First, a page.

STUTTGART, Germany - “Always ready, always there!” That’s the motto of the National Guard. The Guard is celebrating its 380th birthday on Dec. 13 and Guardsmen and their families and friends from both U.S. Africa and European Commands gathered at the U.S. Army Garrison Stuttgart for an early observance on Dec. 9.
The event, sponsored by the National Guard Association of the United States, featured AFRICOM Special Assistant to the Commander, Maj. Gen. Worthe Holt, Jr, as the key speaker.
“On the occasion of the National Guard birthday, it provides an opportunity to recall how it all began because it’s such an important part of our history and our culture,” said Holt. Commenting on a painting that was on display called “The First Muster,” Holt recounted that he’d grown up near Boston near where the scene portrayed took place.
“First Muster occurred in the 1630s,” said Holt. “Fully ten years after the Pilgrims landed at Plymouth Rock, people who were there, and these were farmers, blacksmiths, carpenters, and other professionals, were beginning to feel threatened - and they were wondering how they were going to deal with this, so the Massachusetts General Counsel in Salem basically established the militia.
“They called to action all able bodied men between the ages of 16, not 18, but 16 to 60 to come together as required and defend the colonies, and there were four at that time, and their neighbors and families, and that was really the beginning of what is now the National Guard.
“So today we celebrate the birthday of that, which is Dec. 13, 1636 and here we are 380 years later, still representing people who are employed and work in our communities, but yet are ready to put the tools of their trades behind and step up and take the fight when it’s necessary to defend our country, to respond to natural disasters, to provide humanitarian assistance, and all the various things that characterize the National Guard.”
Among the attendees was AFRICOM Director of Plans and Strategy (J5), Maj. Gen. Barre Seguin, who, although not a Guardsman, talked about the role of the National Guard in the State Partnerships with various African countries, a program that is essential to AFRICOM’s mission to build relationships across the continent.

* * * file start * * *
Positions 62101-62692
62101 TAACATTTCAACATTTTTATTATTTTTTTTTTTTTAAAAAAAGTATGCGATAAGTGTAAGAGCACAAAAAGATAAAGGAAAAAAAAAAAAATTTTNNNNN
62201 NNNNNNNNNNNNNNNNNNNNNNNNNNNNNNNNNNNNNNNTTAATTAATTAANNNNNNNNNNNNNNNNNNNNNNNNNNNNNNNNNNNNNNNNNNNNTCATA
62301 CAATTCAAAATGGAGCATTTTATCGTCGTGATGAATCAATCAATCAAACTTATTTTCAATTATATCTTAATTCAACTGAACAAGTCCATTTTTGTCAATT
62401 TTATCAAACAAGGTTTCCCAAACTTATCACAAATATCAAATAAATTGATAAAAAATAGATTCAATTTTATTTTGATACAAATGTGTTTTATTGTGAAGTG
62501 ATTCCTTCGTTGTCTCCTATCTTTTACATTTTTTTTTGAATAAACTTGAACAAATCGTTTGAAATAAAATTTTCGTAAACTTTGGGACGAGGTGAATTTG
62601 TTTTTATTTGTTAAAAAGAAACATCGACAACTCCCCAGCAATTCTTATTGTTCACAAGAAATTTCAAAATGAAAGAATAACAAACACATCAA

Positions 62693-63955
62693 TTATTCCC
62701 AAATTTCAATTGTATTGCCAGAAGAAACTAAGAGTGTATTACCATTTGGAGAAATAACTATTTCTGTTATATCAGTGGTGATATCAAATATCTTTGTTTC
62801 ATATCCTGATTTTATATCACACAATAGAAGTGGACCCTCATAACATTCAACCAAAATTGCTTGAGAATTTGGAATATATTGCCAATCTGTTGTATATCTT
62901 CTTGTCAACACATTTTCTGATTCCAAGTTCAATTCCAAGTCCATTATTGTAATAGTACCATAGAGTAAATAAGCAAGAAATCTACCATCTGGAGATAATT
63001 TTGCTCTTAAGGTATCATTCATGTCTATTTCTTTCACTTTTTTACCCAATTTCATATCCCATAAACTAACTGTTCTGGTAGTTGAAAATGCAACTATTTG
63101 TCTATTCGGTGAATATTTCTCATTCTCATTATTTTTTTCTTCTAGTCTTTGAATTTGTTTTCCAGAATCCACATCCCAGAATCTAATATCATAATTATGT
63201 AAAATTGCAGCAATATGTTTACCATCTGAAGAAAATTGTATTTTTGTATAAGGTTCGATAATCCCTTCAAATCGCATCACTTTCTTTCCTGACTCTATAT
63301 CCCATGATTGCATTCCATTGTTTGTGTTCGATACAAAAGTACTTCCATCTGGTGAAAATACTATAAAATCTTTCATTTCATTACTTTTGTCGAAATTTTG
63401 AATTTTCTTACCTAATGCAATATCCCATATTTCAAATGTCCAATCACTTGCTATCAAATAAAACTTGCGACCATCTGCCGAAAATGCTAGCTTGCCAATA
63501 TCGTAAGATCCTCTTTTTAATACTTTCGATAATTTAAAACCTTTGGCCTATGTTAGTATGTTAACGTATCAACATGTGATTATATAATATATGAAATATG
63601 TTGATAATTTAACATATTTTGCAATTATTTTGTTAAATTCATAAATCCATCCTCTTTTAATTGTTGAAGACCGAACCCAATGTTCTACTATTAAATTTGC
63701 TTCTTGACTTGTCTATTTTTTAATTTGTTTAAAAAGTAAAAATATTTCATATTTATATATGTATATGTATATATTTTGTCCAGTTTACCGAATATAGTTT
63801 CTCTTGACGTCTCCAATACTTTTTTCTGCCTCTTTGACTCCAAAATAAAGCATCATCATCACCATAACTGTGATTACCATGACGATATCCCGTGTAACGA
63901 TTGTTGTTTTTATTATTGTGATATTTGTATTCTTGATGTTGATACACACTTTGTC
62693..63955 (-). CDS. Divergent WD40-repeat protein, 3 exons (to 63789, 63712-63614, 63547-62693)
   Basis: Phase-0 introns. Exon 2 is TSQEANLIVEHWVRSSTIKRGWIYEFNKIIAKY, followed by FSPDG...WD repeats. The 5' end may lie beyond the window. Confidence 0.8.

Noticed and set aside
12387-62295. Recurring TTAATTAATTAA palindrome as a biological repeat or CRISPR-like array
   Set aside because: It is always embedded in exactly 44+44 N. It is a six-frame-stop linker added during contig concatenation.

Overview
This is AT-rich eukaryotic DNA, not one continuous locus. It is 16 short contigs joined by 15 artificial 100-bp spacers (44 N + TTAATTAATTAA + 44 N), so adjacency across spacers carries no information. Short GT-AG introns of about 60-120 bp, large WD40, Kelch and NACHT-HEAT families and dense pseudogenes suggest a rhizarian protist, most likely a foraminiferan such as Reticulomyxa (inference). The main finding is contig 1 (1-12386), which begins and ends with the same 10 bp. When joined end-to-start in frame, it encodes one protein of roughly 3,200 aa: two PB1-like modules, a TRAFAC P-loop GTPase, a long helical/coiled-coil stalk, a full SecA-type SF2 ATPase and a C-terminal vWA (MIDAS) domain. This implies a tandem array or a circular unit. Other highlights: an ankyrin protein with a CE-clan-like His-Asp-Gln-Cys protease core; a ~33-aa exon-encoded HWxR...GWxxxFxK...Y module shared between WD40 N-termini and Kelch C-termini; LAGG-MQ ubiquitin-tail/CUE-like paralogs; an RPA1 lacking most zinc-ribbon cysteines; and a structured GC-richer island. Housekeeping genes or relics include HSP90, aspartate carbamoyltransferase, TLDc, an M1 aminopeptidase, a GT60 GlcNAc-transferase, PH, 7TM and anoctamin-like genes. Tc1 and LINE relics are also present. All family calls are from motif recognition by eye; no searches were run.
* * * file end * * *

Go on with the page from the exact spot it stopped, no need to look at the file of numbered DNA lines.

“The Guard is a valued teammate actively engaged in building African partner capacity,” said Seguin. “AFRICOM works with the Guard and our embassies on the continent to respond to requests from countries interested in partnering with a state. And it’s a true interagency process between our State and Defense departments in how needs are identified and assessed and which State might best meet the needs of that relationship before any partnership is approved. “
EUCOM Deputy Director for Plans, Policy and Strategy, Brig. Gen. Sonny Hurtado, has served 33 years in uniform, 22 of those as a member of the National Guard. When asked why he joined the Guard, Hurtado spoke of the fundamental connection between citizen and Soldier, where civilian skills meet military contribution, embodied by the National Guard.
“I served for years on active duty, then served as a police officer back in Oklahoma. I felt I could bring my skills as a police officer to serve in the Guard, and I’ve had deployments where I helped teach those skills,” said Hurtado. “At the end of my career, I want to be able to look back and say that I made a difference.”
In the area on other business, and among the event attendees was Chief Warrant Officer Five Peter Panos, who serves as the Command Chief Warrant Officer of the Army National Guard. He stressed the importance of having the whole Army – active duty, Reserve and Guard, able to serve and defend the American people.
“While the Guard has an important – and unique – mission in the homeland,” said Panos, “it also supports both the warfight in places like Afghanistan and Iraq, as well as theater security cooperation activities throughout AFRICOM and EUCOM.
“Many Americans may wonder why a State’s Guard might go on a mission to Africa or Europe. Panos explained, “The active duty force is not as big as it used to be, so we’re really seen as a strategic reserve – coming to the aid of Americans during Hurricane Katrina is an example of that, and so is deploying overseas to areas where our active duty needs to be augmented.
“The active duty personnel rotate, but as members of Guard units sometimes for years, we really bring a long-term commitment to our State Partner Program across Africa and Europe,” said Panos.
“So today I’m really proud that I could join with Guardsmen here at AFRICOM and EUCOM to celebrate our brothers and sisters in uniform,” said Panos, “and bring awareness of the birth of the militia 380 years ago that eventually became the National Guard in the United States.”
Click here to see more photos of AFRICOM and EUCOM Guardsmen celebrating the 380th birthday of the National Guard.
To learn more about the history of the National Guard, click here.
To learn more about the State Partnership Program, click here.